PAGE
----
Prime Minister Barzani Concludes U.S. Visit

Safeen Dizayee, Head of the Kurdistan Regional Government (KRG)’s Department of Foreign Relations, in a post on X on March 3, 2024, announced the end of the KRG delegation’s visi

Prime Minister Barzani Concludes U.S. Visit

Safeen Dizayee, Head of the Kurdistan Regional Government (KRG)’s Department of Foreign Relations, in a post on X on March 3, 2024, announced the end of the KRG delegation’s visit to Washington, D.C., led by KRG Prime Minister Masrour Barzani.

 “Thank you to our American allies and friends for the warm welcome and hospitality. Looking forward to further strengthen our ties and deepen our friendship in the future,” Dizayee posted on X.

“Our relationship with the United States remains strong,” Prime Minister Barzani wrote in a post on X on March 2, 2024.

On February 24, 2024, on an official invitation by the Biden administration Prime Minister Barzani traveled to Washington to meet with top U.S. officials and members of Congress. Highlights of the trip included a meeting with Secretary of State Antony J. Blinken on February 26.

 “Our support for a resilient KRG is integral to our 360-degree approach to Iraq. And so the opportunity today to reaffirm this support, reaffirm this partnership, and the work that we’re doing together I think is important and timely,” Secretary Blinken said during the meeting.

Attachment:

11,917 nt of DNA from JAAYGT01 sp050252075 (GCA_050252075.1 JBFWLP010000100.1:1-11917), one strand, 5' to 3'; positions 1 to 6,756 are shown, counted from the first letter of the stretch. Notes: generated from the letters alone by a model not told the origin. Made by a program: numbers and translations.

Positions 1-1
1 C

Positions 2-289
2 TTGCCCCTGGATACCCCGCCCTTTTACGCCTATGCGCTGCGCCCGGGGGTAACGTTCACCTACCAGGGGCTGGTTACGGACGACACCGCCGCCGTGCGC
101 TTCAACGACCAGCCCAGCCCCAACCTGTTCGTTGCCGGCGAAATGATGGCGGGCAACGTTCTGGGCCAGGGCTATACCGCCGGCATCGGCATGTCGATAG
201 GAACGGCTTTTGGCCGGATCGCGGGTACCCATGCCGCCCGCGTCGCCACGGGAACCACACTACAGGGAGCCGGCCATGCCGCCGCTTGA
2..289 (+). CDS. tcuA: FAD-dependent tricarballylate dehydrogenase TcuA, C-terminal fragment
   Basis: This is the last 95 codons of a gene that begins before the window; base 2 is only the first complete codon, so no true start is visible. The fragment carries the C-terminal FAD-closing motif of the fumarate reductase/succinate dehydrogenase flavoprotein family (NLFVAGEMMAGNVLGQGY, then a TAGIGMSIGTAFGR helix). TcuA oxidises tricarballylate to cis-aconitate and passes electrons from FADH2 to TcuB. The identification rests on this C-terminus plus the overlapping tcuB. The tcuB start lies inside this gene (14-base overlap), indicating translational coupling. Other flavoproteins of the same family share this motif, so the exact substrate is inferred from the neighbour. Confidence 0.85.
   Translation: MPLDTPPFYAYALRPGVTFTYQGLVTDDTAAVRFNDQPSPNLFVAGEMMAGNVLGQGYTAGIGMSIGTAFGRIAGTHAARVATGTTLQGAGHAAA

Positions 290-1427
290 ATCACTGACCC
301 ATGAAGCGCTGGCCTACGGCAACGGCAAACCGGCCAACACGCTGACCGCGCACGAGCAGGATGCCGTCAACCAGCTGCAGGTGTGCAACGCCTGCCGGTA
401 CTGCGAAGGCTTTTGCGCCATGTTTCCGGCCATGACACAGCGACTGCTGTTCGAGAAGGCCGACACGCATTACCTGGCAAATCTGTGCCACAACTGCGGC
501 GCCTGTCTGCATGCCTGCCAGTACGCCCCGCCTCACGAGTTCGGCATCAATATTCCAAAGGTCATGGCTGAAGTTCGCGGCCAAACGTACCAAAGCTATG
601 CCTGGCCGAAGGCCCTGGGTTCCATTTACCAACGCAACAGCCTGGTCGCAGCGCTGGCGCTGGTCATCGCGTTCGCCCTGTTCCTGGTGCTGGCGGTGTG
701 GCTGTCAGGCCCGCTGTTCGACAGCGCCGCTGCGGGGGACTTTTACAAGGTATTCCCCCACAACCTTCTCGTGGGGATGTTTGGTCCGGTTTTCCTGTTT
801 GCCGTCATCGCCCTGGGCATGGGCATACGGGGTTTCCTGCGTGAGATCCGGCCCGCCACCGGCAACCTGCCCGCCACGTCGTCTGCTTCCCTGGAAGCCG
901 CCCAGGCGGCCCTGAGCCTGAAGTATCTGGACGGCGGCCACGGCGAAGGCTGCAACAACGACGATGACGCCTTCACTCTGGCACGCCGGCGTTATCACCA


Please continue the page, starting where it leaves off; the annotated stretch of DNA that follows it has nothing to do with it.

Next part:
“Of course, we are great friends and partners, and we are very proud to say that we are American allies. We have been through some very difficult times,” Prime Minister Barzani added. “And we are very thankful and we express our gratitude for the support that the U.S. has always given to our people.”

Kurds face new challenges in Iraq

However, he added that the Kurds now face “some new challenges in the region.”

For instance, politicized court rulings of the Federal Supreme Court of Iraq have increasingly undermined the Kurdistan Region’s autonomy and institutions.

Furthermore, on March 23, 2023, Turkey stopped the flow of Kurdish oil exports after a France-based arbitration court ruled in favor of Iraq against Turkey, depriving the Kurdistan Region of its oil income. So far, oil exports have not resumed despite talks between Baghdad, Ankara, and Erbil.

“The lack of exports has hurt everyone, costing billions in lost revenue. It makes no sense,” Prime Minister Barzani said after meeting Senior Advisor for Energy and Investment Amos Hochstein on March 1, 2024.

Iran has also used the war in Gaza as an excuse to step up attacks on U.S. troops in Syria and Iraq, including the Kurdistan Region, with the aim to push the United States out of Iraq.

Unlike the federal government in Baghdad, the KRG has advocated for U.S. troops to stay. On January 29, Prime Minister Barzani strongly condemned an attack on U.S. forces in Jordan that killed three U.S. servicemen.

Furthermore, an Iranian ballistic missile attack killed four civilians in Erbil on January 15, including prominent businessman Peshraw Dizayee.

United States confirms support for a strong Kurdistan Region

The U.S. National Security Advisor Jake Sullivan also met Prime Minister Barzani in the White House on February 29, 2024, who condemned attacks by Iran and Iranian-backed proxy groups against the Kurdistan Region.